Huffaker Engineering was established in 1960 and through that decade the mid-engined ‘Genie’ models were developed. This ex-Camoradi Mk3 was raced in the US by Lucky Casner and is currently fitted with a V8, 5-litre Chevrolet engine and a Huffaker BMCD four-speed gearbox. POA, www.vdvgrant.be, Tel +32 (0) 277 072 92

Zakspeed Ford Escort
This 1972 example was delivered new to Martino Finotto, who won the 1974 Italian Touring Championship and came third in the Giro d’Italia of the same year. The car is fitted with a Ford Cosworth BDG with fuel injection and has recently had a cosmetic and mechanical refurbishment. POA, www.legendsautomotive.co.uk, Tel: 01451 821 611

Auction results
What happened to cars we’ve featured when they went under the hammer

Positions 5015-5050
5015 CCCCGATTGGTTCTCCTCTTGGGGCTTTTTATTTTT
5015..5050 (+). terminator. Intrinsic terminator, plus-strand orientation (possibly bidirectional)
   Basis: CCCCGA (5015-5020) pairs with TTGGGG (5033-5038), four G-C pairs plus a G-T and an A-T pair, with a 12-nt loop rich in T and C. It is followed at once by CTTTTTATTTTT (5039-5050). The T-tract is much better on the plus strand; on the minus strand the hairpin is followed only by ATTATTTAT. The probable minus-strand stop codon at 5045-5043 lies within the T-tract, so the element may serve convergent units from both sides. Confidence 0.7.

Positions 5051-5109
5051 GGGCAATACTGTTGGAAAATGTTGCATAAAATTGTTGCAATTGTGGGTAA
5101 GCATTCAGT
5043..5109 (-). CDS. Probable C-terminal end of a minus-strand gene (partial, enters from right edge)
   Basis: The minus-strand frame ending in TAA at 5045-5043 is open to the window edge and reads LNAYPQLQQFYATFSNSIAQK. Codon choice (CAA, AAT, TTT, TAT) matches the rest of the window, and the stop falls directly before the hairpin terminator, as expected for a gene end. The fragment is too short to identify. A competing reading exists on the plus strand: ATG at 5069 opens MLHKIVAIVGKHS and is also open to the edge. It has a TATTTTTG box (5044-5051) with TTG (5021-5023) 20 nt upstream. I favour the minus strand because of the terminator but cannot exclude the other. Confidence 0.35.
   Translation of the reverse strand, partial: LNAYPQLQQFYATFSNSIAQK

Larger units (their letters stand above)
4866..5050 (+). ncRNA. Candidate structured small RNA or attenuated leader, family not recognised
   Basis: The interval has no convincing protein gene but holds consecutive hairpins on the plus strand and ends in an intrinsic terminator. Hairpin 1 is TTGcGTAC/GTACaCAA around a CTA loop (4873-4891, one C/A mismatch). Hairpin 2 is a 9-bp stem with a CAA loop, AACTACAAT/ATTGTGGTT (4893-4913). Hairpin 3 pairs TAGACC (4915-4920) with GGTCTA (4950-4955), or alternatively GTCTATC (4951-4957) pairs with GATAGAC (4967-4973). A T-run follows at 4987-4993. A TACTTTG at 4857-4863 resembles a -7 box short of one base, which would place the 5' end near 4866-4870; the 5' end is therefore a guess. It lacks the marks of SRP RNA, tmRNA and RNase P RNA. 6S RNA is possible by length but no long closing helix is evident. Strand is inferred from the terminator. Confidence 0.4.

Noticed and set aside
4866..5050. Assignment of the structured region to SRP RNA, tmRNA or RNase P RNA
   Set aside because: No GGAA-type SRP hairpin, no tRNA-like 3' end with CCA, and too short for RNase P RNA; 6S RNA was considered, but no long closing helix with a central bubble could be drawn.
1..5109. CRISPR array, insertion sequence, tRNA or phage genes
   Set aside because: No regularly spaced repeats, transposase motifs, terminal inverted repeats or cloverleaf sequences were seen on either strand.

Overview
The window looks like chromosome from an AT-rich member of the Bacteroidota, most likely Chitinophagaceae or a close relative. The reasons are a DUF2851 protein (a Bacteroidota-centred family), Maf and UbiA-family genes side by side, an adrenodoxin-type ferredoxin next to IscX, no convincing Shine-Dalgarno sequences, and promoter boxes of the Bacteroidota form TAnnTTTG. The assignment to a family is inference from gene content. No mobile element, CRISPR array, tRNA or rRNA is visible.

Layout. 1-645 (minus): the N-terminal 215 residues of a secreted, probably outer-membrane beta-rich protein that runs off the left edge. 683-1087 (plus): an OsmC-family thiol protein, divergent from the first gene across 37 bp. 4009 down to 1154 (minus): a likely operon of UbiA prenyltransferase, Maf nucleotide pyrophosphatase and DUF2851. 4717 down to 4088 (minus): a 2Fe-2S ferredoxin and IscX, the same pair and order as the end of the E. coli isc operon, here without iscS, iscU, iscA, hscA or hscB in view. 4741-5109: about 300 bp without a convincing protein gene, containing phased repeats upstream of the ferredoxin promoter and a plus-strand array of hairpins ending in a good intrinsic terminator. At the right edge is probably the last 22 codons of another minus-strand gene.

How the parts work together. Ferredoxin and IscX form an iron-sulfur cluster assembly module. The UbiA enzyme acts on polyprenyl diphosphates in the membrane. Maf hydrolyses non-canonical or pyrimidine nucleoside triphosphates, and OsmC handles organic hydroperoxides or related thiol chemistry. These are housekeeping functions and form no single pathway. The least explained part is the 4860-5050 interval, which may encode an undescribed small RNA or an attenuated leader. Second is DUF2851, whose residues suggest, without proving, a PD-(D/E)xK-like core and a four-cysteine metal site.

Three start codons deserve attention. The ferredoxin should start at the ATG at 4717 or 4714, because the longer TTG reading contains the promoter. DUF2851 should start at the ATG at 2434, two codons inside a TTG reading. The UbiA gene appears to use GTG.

November 20-21

2007 H&H, Buxton
•Riley 12/4 Falcon Special, 1935, £28,600

December 3 2007 Bonhams, Olympia
•Lotus Cortina. Ex-Jim Clark, £136,000

December 4 2007 Coys, London
•Healey. Ex-works, unsold, now in Coys showroom (£160,000)
•Lotus Cortina. Ex-works, £54,285

December 19 2007 Bonhams, Gstaad
•Siata GT, unsold
•Ferrari 275GTB/2, 1966, £534,533

January 12 2008 Coys, Birmingham
•MGB GT Roadster. To rally spec, £7,600
•Ford Escort Mexico Mk1. Ex-Jack Brabham, £27,000
•Mike Hawthorn’s RAF National Service entrance examination papers and handwritten report, £6700
•Stirling Moss’ 1963-68 passport, £600
•Lola T310 Can-Am. London Motor Show Car, 1972. Sold privately post-auction